Adding real time clock information to microcontroller driven systems is problematic. As time goes by, small errors in computing routines add up. Given that users hate entering system times, a real-time element is valuable.
NXP – once Philips Semiconductors – is an old hand in the space of real time clocks, making the PCF2127 a classic. Our figure shows a basic application circuit taken from the application note.
The extra battery ensures timing continuity if system power is unavailable
Let us start out with the most important question: the part is pretty accurate. The small version PCF2127AT promises a three PPM accuracy from -15 to 60°C, while the PCF2127T achieves the same from -30 to 80°C.
A question of complication! RTC ICs work with some kind of serial interface. Given that NXP developed the I2C protocol, the chip makes for a great I2C real-time clock IC. Furthermore, the chip can also work as an SPI real-time clock – the figures show two operating modes.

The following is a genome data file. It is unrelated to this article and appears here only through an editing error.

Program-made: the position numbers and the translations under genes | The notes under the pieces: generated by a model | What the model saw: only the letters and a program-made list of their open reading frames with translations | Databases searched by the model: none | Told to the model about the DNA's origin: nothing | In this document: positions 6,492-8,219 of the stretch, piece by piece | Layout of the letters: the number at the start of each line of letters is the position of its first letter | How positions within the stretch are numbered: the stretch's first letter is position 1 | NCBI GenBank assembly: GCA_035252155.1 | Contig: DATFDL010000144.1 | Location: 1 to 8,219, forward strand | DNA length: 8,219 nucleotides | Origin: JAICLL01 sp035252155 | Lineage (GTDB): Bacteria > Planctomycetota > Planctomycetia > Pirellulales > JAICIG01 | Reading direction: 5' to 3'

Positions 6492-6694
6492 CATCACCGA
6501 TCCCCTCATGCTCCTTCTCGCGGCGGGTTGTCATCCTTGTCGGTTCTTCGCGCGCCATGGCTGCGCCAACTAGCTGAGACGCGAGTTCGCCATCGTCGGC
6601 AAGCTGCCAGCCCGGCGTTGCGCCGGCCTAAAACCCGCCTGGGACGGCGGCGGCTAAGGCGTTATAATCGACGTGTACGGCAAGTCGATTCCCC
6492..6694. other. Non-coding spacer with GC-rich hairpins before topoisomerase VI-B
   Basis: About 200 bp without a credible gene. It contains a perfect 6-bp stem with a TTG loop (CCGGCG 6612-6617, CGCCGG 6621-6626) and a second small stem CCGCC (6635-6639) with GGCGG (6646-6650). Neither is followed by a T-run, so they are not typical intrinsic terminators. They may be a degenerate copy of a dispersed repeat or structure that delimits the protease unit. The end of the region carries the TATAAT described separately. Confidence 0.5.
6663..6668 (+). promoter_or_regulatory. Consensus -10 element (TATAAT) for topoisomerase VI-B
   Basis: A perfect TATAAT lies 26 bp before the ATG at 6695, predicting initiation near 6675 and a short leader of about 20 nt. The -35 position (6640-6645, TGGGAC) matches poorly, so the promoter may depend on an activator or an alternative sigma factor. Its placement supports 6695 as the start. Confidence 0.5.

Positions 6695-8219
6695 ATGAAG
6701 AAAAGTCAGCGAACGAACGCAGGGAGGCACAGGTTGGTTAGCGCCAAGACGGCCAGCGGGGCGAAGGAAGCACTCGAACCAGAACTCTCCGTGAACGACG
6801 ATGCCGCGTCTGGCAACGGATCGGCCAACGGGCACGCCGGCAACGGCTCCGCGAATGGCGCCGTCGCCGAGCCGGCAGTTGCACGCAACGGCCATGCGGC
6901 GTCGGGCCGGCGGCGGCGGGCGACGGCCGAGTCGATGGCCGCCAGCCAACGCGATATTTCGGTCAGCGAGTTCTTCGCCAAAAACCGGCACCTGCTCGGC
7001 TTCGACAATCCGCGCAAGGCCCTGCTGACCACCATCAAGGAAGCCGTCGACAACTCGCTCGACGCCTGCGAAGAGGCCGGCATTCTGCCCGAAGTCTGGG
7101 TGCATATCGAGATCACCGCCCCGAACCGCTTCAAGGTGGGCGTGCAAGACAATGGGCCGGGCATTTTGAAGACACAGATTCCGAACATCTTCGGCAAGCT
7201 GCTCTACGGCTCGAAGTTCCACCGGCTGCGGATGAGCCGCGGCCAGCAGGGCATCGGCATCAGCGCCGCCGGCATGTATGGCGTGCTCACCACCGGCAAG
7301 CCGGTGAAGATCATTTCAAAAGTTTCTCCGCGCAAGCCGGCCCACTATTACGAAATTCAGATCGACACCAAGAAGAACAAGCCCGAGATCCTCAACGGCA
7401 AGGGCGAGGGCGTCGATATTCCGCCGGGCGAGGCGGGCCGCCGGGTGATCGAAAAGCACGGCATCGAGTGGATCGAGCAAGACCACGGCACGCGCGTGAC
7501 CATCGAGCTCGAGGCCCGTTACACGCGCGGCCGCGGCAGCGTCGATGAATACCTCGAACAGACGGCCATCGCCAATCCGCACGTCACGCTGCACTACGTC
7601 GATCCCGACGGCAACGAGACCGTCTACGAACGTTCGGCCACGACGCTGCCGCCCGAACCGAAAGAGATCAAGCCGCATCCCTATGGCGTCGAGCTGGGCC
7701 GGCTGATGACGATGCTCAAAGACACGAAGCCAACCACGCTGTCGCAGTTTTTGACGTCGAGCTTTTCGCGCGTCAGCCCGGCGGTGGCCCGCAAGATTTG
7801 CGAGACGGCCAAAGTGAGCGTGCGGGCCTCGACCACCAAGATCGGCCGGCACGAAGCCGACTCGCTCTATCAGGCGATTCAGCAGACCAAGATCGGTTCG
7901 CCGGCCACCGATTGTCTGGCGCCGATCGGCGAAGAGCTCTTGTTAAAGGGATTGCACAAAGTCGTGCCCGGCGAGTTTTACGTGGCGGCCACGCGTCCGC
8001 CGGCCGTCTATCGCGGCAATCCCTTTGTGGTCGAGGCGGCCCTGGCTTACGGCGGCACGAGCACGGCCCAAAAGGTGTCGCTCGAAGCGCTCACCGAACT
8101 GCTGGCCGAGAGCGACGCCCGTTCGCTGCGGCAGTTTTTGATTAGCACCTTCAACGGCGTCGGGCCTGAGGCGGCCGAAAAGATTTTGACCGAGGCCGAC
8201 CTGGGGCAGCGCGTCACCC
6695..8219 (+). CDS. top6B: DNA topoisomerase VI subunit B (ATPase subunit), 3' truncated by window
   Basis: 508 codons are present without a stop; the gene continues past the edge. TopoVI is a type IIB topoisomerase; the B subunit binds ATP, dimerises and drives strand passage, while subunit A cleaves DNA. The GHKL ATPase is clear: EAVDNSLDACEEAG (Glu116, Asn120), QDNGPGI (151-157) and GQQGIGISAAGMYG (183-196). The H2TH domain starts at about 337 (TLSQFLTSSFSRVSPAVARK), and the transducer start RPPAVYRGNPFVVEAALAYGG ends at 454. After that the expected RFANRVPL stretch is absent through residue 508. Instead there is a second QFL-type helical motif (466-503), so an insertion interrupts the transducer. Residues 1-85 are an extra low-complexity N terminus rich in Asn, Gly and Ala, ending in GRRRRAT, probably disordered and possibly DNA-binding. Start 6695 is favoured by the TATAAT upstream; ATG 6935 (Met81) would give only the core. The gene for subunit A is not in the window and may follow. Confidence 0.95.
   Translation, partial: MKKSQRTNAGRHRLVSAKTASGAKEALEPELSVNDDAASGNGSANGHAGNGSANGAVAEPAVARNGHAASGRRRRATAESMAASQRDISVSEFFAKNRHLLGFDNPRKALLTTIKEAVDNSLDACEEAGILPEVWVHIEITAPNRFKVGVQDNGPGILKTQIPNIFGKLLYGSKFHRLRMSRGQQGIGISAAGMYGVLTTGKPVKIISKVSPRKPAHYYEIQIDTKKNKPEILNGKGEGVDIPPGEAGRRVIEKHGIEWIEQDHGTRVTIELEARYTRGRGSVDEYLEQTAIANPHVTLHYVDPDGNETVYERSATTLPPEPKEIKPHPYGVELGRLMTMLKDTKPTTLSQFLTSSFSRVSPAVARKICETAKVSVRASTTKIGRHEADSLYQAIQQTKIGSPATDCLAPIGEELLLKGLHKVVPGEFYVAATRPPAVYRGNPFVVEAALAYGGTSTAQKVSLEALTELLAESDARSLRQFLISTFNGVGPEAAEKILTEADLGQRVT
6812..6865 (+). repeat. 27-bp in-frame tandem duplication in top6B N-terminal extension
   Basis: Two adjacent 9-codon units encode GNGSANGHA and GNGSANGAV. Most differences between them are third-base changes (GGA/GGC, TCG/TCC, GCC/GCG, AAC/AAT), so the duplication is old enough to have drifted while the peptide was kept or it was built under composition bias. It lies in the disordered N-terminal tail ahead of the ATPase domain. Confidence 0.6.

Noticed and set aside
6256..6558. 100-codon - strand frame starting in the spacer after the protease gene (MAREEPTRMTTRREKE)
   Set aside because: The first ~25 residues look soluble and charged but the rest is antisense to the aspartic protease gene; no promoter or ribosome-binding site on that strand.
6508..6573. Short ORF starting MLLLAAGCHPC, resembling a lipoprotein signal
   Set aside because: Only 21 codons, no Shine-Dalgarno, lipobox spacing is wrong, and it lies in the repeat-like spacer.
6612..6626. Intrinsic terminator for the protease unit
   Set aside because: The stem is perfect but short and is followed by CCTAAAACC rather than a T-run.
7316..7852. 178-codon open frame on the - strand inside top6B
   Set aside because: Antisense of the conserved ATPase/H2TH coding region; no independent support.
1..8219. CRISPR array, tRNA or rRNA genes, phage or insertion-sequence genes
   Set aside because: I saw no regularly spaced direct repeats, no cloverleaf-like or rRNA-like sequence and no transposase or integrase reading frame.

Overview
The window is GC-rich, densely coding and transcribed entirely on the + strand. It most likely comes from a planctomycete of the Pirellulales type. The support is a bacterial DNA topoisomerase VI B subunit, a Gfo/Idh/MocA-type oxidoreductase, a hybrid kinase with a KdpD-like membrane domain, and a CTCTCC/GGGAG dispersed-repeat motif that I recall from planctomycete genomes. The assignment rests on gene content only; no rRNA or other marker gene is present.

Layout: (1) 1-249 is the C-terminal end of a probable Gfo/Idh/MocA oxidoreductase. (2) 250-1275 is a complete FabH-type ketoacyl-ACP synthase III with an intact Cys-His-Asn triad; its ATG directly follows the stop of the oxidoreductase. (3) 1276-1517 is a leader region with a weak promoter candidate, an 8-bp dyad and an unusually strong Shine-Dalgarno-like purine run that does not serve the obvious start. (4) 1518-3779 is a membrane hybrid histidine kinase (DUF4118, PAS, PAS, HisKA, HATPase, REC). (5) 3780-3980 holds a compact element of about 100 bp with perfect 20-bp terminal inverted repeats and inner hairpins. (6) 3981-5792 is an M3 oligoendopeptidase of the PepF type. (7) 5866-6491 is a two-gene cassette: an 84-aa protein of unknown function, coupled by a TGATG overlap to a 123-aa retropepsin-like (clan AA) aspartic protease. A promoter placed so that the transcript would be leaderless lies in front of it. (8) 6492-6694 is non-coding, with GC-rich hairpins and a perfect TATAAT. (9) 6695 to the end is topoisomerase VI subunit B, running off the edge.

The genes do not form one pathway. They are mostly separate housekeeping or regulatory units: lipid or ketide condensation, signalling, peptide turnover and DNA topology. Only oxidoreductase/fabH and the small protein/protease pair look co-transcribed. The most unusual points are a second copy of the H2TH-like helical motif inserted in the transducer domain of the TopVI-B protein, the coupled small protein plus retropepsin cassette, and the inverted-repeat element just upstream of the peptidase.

The PCF2127 makes for a great SPI real time clock
Can also handle the I2C protocol perfectly
In addition to providing a simple incrementing time keeper, the chip also has a calendar system. It even takes care of leap year computations, thereby allowing you to use microcontroller space for other tasks.
Finally, a timestamp function emits a periodic signal. This is useful smart meters, where periodic wake up can be handled via an interrupt generated by the real-time clock IC.
Sadly, developers who still hand-prototype the circuits won’t be happy. The IC comes in SO16 and SO20 variants, both of which are priced similarly.
Given that NXP has a long tradition of designing sensors, the Dutch could not resist adding a temperature sensor and 512 bytes of static RAM. This allows you to store a small amount of information in a remanent fashion. Finally, the chip can also supervise the battery voltage – the circuit can inform the user if the backup battery runs low.